Brooding Potential: High

25. Altsteirer

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Image Credit: reinbacher, Pixabay

The toasted Altsteirer chicken is interestingly delightful. They are reddish-brown with a tuft of hairlike spikes on their heads. Altsteirers don’t lay as frequently as some, averaging roughly 180 eggs per year. They also don’t go broody often, so mothering is a low possibility for the breed.

Altsteirers are generally curious and adventurous chickens. They are likely to be calm, cool, and collected as far as demeanor goes.

Egg Production: Moderate/High
Egg Color: Whitish-yellow
Purpose: Dual
Brooding Potential: Low

26. Speckled Sussex

Speckled_Sussex_Chicken-Commons wikimedia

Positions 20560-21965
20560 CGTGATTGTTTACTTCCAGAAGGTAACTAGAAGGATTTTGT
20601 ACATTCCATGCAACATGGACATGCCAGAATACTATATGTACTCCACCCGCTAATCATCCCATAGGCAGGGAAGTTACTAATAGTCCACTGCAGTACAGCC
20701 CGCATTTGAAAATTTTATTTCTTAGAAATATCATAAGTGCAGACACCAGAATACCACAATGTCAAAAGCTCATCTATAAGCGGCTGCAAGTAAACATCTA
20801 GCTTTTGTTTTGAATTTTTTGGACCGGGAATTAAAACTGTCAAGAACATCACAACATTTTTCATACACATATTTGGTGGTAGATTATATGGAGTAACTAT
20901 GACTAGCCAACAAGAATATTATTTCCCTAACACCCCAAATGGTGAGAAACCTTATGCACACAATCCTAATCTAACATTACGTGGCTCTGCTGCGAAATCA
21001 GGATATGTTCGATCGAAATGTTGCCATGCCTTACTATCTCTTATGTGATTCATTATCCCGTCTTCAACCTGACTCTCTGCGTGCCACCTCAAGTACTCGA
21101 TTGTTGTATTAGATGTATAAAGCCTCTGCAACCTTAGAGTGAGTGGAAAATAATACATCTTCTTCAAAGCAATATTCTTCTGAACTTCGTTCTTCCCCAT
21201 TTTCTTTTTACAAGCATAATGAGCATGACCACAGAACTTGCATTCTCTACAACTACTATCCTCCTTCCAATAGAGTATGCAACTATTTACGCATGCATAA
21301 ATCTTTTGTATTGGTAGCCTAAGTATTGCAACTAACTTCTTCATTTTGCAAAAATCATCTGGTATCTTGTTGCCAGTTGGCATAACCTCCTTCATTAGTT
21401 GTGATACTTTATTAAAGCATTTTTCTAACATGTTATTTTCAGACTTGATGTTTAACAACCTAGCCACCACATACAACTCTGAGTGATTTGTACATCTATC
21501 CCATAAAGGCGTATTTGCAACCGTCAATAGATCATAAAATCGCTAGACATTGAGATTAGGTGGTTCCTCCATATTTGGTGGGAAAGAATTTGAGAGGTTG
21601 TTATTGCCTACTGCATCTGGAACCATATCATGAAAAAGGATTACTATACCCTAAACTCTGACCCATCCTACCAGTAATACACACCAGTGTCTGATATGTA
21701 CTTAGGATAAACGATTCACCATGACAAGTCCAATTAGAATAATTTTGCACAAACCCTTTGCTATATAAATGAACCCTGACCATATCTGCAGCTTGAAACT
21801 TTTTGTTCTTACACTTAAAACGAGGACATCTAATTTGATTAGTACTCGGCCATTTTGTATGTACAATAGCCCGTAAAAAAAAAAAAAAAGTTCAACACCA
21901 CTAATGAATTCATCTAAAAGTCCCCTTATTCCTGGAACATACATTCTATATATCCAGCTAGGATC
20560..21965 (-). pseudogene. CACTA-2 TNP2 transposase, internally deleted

Credit: Davee, Commons Wikimedia

The Speckled Sussex is a polka-dotted sweetheart with a brown base and white flecks. These chickens are an excellent choice if you’re looking for a dual-purpose flock. They are equally fabulous for egg-laying or meat. The Brown Sussex produces 250 eggs annually, and hens may or may not go broody.

Speckled Sussex is said to be charming, friendly, and low-tone. They might be likely to follow you around or interact with you in exchange for watermelon.

Egg Production: High
Egg Color: Speckled, red, light, brown
Purpose: Dual
Brooding Potential: Moderate

27. Marsh Daisy

The Marsh Daisy is a simple beautiful chicken, coming in brown, buff, and wheaten shades. The hens get the name from their combs, as they mimic the Marsh Daisy flower. Their primary use is egg-laying, but they do make decent meat birds if they are fully mature.